The murder trial of Derek Chauvin, the Minneapolis police officer whose killing of George Floyd sparked one of the biggest mass uprisings against white supremacy and police brutality in American history last year, began on Monday. People watching learned chilling new details about the nearly 10 minutes in which Chauvin had his knee on Floyd’s neck.
People also learned about how Chauvin’s defense attorney, Eric Nelson, would try to sow doubt about what happened to Floyd. His methods were pretty standard—he implied that Floyd was probably killed by something other than the knee on his neck; pointedly noted that Floyd was bigger and taller than Chauvin; and made sure to mention that drugs might have been involved.
But Nelson went further than these familiar, insidious and racist tropes. At one point, he mentioned that a crowd had formed as Floyd struggled to stay alive.
“You will see and hear that a crowd begins to develop, watching and recording officers, initially fairly passive,” Nelson said. “As the situation went on, the crowd began to grow angry.”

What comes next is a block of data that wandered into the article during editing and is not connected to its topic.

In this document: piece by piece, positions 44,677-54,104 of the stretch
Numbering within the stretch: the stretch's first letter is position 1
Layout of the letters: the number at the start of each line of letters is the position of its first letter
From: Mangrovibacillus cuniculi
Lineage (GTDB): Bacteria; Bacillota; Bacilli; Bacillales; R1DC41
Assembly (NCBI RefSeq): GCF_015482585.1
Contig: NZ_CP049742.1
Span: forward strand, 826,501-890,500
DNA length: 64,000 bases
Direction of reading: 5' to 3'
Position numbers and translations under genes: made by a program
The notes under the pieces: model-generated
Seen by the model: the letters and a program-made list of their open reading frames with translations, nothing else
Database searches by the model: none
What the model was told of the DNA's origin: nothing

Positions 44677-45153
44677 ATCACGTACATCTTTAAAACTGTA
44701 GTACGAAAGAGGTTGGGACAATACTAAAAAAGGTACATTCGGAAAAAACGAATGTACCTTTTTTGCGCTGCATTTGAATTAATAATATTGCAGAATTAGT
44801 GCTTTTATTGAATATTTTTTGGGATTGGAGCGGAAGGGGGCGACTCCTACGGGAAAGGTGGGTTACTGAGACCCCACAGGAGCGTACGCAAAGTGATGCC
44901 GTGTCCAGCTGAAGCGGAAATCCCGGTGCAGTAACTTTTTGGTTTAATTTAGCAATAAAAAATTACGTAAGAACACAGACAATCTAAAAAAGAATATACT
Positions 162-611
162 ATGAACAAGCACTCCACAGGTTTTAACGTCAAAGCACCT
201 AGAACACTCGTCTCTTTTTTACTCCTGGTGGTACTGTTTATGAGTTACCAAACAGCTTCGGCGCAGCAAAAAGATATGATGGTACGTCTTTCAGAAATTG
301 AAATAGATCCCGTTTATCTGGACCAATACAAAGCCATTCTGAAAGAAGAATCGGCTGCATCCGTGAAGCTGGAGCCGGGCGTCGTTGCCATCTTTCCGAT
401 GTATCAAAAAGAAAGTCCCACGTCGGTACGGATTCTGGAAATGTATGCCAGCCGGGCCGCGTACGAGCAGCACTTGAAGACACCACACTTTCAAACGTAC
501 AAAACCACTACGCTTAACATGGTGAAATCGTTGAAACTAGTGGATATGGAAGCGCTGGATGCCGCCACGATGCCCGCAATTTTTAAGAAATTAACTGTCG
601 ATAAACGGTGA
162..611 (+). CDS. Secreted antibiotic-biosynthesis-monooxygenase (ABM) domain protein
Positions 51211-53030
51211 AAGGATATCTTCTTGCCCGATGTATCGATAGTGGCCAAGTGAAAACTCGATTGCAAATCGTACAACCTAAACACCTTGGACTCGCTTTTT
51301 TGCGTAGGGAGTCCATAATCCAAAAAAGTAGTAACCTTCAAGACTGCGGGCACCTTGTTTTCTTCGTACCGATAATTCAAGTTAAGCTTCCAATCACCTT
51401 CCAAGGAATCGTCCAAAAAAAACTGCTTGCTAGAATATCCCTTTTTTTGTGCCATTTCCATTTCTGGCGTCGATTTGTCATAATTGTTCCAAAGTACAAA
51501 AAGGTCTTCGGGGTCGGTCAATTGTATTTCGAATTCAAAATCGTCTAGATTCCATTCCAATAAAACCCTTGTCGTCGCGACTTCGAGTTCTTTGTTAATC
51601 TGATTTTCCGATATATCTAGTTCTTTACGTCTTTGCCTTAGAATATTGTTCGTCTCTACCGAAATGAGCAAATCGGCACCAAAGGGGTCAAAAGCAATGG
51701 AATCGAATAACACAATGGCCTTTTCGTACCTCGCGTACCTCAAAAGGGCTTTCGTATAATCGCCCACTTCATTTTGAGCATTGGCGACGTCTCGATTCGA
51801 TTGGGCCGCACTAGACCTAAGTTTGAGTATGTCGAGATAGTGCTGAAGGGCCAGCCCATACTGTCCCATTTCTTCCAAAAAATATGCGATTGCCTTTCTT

He continued (emphasis mine):
As the crowd grew in size, seemingly so too did their anger. And remember, there’s more to the scene than just what the officers see in front of them. There are people behind them. There are people across the street. There are cars stopping, people yelling. There are — there is a growing crowd and what officers perceived to be a threat. They are called names—you heard ’em this morning, “a fucking bum. They’re screaming at them, causing the officers to divert their attention from the care of Mr. Floyd to the threat that was growing in front of them.
So, in other words, the crowd that was increasingly angry because it was watching George Floyd being slowly killed by the police is at least partially to blame for Floyd’s death. The officers got distracted from what Nelson had the gall to describe as their “care” of Floyd (one expects that Nelson would not want to be cared for in this way) and, Nelson implied, this made things worse.
Just a thought here: would putting a pause on the slow asphyxiation of George Floyd also have helped the situation? If Chauvin had taken his knee off Floyd’s neck, would that have caused the crowd to subside a little bit? No, according to Eric Nelson: Chauvin was just doing what he was supposed to do.
If people watching this disgusting thing unfolding in front of them had a problem with that, that was on them. One would hope that such appalling excuses would not sway a jury. But this is America, and we know better than to be sure about that.